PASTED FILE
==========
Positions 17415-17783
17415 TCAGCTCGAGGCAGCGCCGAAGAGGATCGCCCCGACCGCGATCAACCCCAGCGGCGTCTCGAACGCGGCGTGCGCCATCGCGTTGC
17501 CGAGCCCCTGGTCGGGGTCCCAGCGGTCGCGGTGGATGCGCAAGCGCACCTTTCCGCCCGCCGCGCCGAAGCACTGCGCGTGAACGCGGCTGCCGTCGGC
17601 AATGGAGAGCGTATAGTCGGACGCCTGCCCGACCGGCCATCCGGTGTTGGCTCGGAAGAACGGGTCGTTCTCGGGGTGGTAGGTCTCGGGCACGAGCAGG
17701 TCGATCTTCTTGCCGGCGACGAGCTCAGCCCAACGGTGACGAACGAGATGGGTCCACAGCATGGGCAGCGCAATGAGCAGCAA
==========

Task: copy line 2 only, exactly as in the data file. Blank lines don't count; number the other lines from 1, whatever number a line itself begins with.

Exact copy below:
17415 TCAGCTCGAGGCAGCGCCGAAGAGGATCGCCCCGACCGCGATCAACCCCAGCGGCGTCTCGAACGCGGCGTGCGCCATCGCGTTGC